"No," he retorts with a wave of his hand, dismissing it all together. "What I'm saying is that you're biased towards Poison Ivy. I don't want your past interfering with judgment calls, like bringing her plants or contradicting doctor's treatments or fighting us every step of the way. I want this criminal's visit to go smoothly. You're smart, Harleen, you see where I'm coming from, don't you?"

"Yes," I reply, forcing myself not to clench my jaw. "I'd like to see her."

"No, absolutely not," he immediately rejects. "That is exactly the kind of thing I'm talking about. She's not your friend anymore, you've got to realize that. She needs help and that is why she's here. She isn't here for you to rebuild some college friendship."

"I know that," I snap, trying to push my fury away. "That's not what I'm trying to do."

"Then what are you trying to accomplish by seeing her, hmm?" he challenges. "You think she'll spill her guts out to you, let you in, because you two were buddies once upon a time? No, she's not your friend anymore and she doesn't want to be. She is a psychotic plant creature that will do whatever it takes to get out of this place, including using your so called "friendship" against you. Is that what you want, Harleen? To be used like the Joker used you?"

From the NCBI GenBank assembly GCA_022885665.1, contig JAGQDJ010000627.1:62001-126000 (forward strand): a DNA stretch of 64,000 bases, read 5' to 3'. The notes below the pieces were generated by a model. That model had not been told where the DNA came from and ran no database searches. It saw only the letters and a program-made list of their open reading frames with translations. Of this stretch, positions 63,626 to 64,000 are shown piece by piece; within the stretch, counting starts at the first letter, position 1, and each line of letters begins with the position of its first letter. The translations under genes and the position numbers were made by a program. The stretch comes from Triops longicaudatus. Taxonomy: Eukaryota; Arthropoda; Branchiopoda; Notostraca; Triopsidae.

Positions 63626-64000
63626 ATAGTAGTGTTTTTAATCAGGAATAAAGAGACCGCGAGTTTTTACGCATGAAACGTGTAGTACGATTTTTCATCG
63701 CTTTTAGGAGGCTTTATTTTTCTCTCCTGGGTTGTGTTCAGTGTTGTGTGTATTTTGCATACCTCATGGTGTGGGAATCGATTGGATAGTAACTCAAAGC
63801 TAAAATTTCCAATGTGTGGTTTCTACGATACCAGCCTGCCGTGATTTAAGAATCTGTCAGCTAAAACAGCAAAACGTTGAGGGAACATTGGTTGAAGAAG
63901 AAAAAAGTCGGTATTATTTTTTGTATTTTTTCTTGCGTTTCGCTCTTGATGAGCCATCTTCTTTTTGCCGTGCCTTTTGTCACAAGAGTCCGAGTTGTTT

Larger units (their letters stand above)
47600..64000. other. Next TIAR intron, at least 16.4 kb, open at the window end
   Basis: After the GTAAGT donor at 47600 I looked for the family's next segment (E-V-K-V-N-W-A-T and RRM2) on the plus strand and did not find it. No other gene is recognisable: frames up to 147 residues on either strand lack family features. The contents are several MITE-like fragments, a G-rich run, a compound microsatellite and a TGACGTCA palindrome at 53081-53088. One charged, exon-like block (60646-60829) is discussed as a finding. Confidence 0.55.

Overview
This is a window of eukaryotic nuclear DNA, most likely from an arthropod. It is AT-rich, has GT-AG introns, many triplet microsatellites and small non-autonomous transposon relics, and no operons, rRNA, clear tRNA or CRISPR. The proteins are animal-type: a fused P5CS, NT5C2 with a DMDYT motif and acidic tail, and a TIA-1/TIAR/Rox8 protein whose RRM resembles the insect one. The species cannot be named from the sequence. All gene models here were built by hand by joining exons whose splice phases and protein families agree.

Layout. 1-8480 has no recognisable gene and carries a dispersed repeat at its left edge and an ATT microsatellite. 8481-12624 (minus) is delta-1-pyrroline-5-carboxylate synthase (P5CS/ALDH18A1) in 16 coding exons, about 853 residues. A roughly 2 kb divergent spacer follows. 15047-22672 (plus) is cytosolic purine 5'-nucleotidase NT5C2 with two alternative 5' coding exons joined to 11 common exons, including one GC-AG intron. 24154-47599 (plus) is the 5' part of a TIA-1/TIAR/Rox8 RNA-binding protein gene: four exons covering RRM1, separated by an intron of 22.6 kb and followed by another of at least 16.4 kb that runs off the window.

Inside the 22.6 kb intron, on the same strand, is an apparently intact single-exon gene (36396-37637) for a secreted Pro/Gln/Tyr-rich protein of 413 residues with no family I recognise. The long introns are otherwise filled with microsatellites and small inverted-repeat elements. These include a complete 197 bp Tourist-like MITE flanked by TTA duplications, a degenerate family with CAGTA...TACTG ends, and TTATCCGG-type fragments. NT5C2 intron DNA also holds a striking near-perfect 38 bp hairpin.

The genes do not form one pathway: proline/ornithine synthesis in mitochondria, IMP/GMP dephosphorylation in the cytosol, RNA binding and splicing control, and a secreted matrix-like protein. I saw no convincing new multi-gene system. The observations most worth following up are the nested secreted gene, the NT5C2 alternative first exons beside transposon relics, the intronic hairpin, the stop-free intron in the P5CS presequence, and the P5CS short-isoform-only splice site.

How dare you? How dare you say that to me? I think to myself in angry disbelief. Push it aside, Harley, this is what he wants. Don't give him the reaction that he wants.

"First of all, Dr. Arkham, the Joker did not use me. Secondly, calling the patients ‘creatures’ is a little unprofessional, don't you think?" I continue on before he can reply. "I don't want to be Pamela Isley's psychiatrist, I just want to say hello and maybe try to chat for a bit. Don't you think she might appreciate seeing a familiar face?"

"No, I don't," he retorts vaguely. "Is this all you wanted to ask me about, because I've got some very important things to do."

"I won't waste anymore of your time," I tell him, turning on my heel to leave his office. I'm tempted to slam the door shut, but refrain. I make my way over to the elevator and punch the button for the eighth floor, which just so happens to be the floor where they keep all of the special needs patient's cells. I shouldn't be doing this, deep down I know that I shouldn't be doing this, but I have to see Pam. She's my friend, regardless of what Dr. Arkham thinks he knows. It's my job, as a friend, to make sure that she isn't physically suffering at the hands of Dr. Jeremiah Arkham. Although, if she is, I'm not quite sure how I'll be able to stop it.